Adaptive patterns to risk are linked to cultural practices and location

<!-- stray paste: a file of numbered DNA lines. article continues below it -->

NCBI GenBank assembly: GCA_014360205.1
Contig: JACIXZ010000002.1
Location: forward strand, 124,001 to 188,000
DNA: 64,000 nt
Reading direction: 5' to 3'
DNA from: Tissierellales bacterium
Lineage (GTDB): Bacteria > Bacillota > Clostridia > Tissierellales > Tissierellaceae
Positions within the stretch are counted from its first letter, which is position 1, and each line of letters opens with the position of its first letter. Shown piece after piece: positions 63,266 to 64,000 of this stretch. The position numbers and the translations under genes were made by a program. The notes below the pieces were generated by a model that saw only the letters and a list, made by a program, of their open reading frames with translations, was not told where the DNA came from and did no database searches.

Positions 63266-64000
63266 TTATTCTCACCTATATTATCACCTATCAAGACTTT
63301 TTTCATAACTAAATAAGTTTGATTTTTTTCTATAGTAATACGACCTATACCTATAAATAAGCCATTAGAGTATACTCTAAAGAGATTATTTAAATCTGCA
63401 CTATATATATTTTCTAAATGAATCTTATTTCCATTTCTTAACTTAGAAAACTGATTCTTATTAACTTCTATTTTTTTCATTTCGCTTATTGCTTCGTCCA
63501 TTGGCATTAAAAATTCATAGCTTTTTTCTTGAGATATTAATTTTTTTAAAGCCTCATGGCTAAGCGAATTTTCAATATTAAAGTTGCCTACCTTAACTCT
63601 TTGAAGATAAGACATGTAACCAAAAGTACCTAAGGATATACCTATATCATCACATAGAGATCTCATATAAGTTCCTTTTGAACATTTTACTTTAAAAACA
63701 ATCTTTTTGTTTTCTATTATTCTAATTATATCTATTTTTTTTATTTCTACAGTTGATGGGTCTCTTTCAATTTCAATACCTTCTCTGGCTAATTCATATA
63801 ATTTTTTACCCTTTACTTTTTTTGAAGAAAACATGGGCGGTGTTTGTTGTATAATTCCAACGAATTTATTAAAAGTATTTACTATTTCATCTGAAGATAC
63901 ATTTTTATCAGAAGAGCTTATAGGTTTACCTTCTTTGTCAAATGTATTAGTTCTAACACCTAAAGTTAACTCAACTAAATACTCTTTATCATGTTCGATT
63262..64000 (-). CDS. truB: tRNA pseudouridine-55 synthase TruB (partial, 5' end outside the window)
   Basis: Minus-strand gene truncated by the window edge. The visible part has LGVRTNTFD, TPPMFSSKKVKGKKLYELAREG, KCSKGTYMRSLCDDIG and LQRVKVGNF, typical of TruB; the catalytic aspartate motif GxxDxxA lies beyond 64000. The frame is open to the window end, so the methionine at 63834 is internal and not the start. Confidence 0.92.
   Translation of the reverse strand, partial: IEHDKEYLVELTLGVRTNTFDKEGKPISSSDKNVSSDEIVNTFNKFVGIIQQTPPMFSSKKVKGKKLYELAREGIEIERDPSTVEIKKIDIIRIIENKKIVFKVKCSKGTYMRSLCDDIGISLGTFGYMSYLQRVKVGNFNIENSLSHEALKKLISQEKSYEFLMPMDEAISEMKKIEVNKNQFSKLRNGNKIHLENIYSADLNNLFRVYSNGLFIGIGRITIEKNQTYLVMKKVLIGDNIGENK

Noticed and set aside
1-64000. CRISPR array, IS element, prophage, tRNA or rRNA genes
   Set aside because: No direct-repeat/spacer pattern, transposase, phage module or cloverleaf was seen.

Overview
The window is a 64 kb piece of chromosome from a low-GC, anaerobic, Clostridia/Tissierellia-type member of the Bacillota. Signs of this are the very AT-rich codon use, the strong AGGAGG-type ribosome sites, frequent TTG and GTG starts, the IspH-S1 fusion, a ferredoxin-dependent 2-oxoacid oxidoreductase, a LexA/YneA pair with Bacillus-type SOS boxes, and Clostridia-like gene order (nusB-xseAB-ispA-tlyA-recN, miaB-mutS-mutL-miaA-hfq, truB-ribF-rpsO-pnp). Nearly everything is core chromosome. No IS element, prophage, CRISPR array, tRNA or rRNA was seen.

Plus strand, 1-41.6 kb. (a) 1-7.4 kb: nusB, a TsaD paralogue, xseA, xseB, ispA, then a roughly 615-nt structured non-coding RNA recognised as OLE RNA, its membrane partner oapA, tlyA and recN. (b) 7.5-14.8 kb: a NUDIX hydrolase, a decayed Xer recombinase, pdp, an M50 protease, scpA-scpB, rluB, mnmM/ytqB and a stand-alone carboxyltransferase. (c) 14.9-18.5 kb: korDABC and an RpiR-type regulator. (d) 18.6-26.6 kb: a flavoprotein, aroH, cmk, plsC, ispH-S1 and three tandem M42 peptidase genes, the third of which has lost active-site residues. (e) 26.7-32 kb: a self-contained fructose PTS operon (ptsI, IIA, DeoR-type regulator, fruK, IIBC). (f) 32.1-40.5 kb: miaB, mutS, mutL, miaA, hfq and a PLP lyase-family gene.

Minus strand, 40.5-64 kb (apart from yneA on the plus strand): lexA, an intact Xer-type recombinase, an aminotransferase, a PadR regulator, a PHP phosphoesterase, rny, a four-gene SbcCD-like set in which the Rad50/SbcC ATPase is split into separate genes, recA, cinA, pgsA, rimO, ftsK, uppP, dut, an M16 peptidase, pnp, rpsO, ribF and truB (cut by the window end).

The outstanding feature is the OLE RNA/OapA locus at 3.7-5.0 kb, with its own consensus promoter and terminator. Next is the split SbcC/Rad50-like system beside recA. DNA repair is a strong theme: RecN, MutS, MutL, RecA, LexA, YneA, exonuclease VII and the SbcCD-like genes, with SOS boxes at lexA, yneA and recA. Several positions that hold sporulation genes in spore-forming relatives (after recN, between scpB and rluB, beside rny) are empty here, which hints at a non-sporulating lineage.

In places where people are regularly exposed to hazards, they find ways to adapt, and it has been argued that such adaptive patterns become embedded in cultures over time (Bankoff et al., 2015; see also Moore, 1964, p. 195). These adaptive behaviours are based on different ideas and perceptions, social institutions, and agency, but also on cultural practices. The locality of risks, therefore, means that risk is not just the feature of a particular culture or society, but it also depends on its specific location (Bankoff et al., 2015). However, locality of risk cultures does not refer exclusively to the spatial or geographical differences, but also to the different 'cultural discourses' on disaster and risk management. These discourses signify the problem of locality of knowledge that shapes people's risk perception and practices in the context of disasters (Bankoff et al., 2015). Here, we will focus on the discourses of tropicality, development, and vulnerability, since they explain specificity and locality of risk cultures (Bankoff, 2004a; Bankoff, 2004b).

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